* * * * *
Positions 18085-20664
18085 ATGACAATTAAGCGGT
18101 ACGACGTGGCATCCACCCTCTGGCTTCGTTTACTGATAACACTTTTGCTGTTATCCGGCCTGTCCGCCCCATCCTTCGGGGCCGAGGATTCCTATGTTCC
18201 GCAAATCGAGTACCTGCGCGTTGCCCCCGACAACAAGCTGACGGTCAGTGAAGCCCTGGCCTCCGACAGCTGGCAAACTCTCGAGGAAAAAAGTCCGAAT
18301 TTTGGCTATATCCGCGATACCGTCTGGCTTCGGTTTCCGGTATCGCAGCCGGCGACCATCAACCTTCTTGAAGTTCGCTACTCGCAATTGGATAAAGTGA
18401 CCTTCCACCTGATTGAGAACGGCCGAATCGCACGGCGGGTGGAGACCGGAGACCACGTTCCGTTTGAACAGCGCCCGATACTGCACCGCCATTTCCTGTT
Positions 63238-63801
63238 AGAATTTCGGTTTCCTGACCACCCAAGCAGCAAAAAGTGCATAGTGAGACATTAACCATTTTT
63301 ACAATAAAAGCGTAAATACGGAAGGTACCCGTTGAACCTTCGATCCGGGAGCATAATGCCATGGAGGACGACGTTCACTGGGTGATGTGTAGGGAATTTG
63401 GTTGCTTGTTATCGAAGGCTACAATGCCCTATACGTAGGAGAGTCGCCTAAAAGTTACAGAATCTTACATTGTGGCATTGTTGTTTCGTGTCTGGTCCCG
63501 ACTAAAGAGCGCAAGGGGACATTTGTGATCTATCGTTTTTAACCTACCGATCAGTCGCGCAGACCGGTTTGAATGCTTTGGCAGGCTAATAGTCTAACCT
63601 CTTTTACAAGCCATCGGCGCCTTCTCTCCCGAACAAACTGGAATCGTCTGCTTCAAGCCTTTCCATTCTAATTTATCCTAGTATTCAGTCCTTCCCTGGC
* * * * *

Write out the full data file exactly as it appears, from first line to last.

Positions 18085-20664
18085 ATGACAATTAAGCGGT
18101 ACGACGTGGCATCCACCCTCTGGCTTCGTTTACTGATAACACTTTTGCTGTTATCCGGCCTGTCCGCCCCATCCTTCGGGGCCGAGGATTCCTATGTTCC
18201 GCAAATCGAGTACCTGCGCGTTGCCCCCGACAACAAGCTGACGGTCAGTGAAGCCCTGGCCTCCGACAGCTGGCAAACTCTCGAGGAAAAAAGTCCGAAT
18301 TTTGGCTATATCCGCGATACCGTCTGGCTTCGGTTTCCGGTATCGCAGCCGGCGACCATCAACCTTCTTGAAGTTCGCTACTCGCAATTGGATAAAGTGA
18401 CCTTCCACCTGATTGAGAACGGCCGAATCGCACGGCGGGTGGAGACCGGAGACCACGTTCCGTTTGAACAGCGCCCGATACTGCACCGCCATTTCCTGTT
Positions 63238-63801
63238 AGAATTTCGGTTTCCTGACCACCCAAGCAGCAAAAAGTGCATAGTGAGACATTAACCATTTTT
63301 ACAATAAAAGCGTAAATACGGAAGGTACCCGTTGAACCTTCGATCCGGGAGCATAATGCCATGGAGGACGACGTTCACTGGGTGATGTGTAGGGAATTTG
63401 GTTGCTTGTTATCGAAGGCTACAATGCCCTATACGTAGGAGAGTCGCCTAAAAGTTACAGAATCTTACATTGTGGCATTGTTGTTTCGTGTCTGGTCCCG
63501 ACTAAAGAGCGCAAGGGGACATTTGTGATCTATCGTTTTTAACCTACCGATCAGTCGCGCAGACCGGTTTGAATGCTTTGGCAGGCTAATAGTCTAACCT
63601 CTTTTACAAGCCATCGGCGCCTTCTCTCCCGAACAAACTGGAATCGTCTGCTTCAAGCCTTTCCATTCTAATTTATCCTAGTATTCAGTCCTTCCCTGGC